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Forexlive Americas FX news wrap: Big gains for stocks, FX unimpressed

  • US November prelim UMich consumer sentiment 60.4 vs 63.7 expected
  • Fed’s Daly: Policy is in a very good place
  • Yellen: We have not seen an impact on the Treasury market from the ICBC attack
  • Yellen-He meeting readout: US seeks healthy economic relationship with China
  • From earlier: Lagarde says rates cuts not coming for at least “the next couple of quarters
  • Biden and Xi to meet next week, engage in ‘in-depth discussions’
  • Fed’s Bostic: There’s still more work to be done on inflation


  • Gold down $21 to $1936
  • US 10-year yields up 2.2 bps to 4.65%
  • WTI crude oil up $1.64 to $77.38
  • S&P 500 up 1.4%
  • EUR leads, JPY lags

There was a stark contrast to what was happening in the stock market and elsewhere. The finishing FX moves on the day were limited with modest volatility throughout. USD/JPY tracked up towards the top end of the range and that will be something to watch next week but there was no real threat of breaking the recent high of 151.74.

However equity markets roared higher in non-stop bidding after the first hour of trading. There was no indication of what was to come in the futures market as it was only fractionally higher as New York woke up. One powerful story may have been Nvidia’s end-around on the Chinese chip blockade as all chip companies surged but, ultimately, the rally was much broader than that.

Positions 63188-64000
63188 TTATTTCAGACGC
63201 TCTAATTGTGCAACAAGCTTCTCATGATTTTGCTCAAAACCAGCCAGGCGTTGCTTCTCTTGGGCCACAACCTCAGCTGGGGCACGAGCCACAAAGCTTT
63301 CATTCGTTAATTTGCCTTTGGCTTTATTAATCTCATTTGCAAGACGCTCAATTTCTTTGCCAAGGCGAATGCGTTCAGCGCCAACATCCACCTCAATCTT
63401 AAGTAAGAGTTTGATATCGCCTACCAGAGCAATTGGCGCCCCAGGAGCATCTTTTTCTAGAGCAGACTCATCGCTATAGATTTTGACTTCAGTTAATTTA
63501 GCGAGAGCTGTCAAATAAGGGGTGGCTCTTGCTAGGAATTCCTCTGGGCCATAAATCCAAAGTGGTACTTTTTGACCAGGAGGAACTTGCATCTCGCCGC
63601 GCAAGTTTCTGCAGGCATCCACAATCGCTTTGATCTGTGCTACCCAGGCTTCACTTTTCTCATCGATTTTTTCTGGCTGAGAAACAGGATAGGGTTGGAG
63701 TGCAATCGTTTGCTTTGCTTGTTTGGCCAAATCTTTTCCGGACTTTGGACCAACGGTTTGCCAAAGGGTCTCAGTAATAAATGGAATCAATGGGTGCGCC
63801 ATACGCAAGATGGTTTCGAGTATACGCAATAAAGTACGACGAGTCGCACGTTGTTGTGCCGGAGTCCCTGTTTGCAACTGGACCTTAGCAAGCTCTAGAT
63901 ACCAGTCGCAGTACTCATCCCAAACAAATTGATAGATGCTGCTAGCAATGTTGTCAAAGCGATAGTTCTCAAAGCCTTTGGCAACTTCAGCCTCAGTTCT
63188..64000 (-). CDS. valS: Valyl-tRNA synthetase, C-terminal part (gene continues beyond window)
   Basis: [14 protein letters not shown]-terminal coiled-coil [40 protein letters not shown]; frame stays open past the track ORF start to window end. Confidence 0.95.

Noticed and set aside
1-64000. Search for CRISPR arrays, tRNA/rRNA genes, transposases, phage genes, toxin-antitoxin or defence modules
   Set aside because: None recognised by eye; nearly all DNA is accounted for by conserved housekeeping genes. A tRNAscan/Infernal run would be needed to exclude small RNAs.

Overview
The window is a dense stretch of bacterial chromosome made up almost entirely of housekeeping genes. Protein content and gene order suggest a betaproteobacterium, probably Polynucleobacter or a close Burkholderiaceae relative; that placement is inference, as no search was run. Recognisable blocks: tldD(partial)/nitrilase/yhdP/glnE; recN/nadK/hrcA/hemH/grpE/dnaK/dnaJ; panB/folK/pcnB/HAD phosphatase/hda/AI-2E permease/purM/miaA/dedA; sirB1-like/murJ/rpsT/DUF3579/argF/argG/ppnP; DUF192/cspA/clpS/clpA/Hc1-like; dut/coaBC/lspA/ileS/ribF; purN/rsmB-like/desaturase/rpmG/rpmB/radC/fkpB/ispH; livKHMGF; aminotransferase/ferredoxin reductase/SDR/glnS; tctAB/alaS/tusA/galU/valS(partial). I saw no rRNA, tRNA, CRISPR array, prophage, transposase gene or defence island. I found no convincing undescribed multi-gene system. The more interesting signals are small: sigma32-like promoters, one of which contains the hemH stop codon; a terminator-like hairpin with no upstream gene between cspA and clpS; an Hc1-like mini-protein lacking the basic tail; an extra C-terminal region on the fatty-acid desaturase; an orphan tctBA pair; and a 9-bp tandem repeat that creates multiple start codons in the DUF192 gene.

Interestingly though, European markets didn’t take part and there was no help from Treasury yields, which were higher led by the front end.

Some support for the US dollar came from the UMich consumer sentiment report, which included hot inflation metrics. That, and some buying of USD into the fix, sent the dollar to the daily extremes on a few pairs but the bump was limited to 20 pips and faded later.

CAD did get some independent support as oil prices rebouned and the risk trade improved but that was only enough to erased earlier declines.

Have a great weekend. Next week features US CPI and retail sales, which will certainly be market movers.

This article was written by Adam Button at

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